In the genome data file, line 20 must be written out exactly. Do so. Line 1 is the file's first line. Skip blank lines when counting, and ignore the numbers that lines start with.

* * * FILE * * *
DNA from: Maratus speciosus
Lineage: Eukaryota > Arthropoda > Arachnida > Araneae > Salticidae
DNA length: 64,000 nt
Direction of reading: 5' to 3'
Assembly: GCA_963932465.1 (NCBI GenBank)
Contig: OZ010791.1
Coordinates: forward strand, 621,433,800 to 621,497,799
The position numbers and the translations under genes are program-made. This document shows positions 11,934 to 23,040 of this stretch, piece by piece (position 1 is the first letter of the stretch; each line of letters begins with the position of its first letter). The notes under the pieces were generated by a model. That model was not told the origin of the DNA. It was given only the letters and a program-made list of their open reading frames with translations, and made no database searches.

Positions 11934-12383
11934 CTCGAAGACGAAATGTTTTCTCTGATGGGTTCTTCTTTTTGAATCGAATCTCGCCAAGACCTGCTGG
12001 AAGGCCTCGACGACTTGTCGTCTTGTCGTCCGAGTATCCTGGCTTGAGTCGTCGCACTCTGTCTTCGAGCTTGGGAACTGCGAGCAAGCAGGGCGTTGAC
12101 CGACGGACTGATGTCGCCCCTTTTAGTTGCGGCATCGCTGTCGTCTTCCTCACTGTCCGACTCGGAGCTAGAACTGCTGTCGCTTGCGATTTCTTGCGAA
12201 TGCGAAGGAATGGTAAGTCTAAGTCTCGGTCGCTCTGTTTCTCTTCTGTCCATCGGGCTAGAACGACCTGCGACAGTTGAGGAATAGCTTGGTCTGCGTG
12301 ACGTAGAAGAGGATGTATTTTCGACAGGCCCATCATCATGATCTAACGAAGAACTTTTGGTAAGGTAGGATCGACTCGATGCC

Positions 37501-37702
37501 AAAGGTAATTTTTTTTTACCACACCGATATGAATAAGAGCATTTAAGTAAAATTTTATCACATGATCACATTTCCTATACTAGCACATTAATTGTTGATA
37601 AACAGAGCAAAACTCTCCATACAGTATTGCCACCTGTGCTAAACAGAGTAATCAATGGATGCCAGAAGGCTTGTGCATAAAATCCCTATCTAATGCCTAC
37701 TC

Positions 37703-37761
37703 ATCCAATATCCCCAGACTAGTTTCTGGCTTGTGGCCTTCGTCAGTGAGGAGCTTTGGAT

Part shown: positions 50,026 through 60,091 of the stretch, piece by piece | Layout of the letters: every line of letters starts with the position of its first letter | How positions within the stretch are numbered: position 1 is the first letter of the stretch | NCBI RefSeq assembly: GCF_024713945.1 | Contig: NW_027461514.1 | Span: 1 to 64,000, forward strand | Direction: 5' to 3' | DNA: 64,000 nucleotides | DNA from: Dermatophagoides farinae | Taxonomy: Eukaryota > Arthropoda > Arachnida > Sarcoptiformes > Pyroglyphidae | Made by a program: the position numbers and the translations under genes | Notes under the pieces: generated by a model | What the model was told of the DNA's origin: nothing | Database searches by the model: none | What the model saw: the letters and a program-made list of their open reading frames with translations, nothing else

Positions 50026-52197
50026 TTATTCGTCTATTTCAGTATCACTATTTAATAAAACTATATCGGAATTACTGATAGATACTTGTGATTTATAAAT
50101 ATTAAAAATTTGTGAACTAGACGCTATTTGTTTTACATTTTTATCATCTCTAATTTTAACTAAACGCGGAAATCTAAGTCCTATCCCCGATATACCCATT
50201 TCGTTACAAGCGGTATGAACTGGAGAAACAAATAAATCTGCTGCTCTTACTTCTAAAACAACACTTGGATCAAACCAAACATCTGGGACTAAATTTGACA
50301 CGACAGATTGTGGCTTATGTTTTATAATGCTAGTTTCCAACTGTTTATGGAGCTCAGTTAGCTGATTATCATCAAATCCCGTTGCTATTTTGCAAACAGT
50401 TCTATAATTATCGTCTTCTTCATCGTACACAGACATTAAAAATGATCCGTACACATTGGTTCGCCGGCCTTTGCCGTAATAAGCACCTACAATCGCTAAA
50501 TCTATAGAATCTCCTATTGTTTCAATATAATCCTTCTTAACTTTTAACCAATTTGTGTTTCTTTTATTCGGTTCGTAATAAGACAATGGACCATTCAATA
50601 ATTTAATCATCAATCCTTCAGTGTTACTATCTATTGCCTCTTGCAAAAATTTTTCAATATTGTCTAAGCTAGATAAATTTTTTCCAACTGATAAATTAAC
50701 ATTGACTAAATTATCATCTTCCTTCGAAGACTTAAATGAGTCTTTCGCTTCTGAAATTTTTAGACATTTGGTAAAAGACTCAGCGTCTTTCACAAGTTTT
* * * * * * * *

37703 ATCCAATATCCCCAGACTAGTTTCTGGCTTGTGGCCTTCGTCAGTGAGGAGCTTTGGAT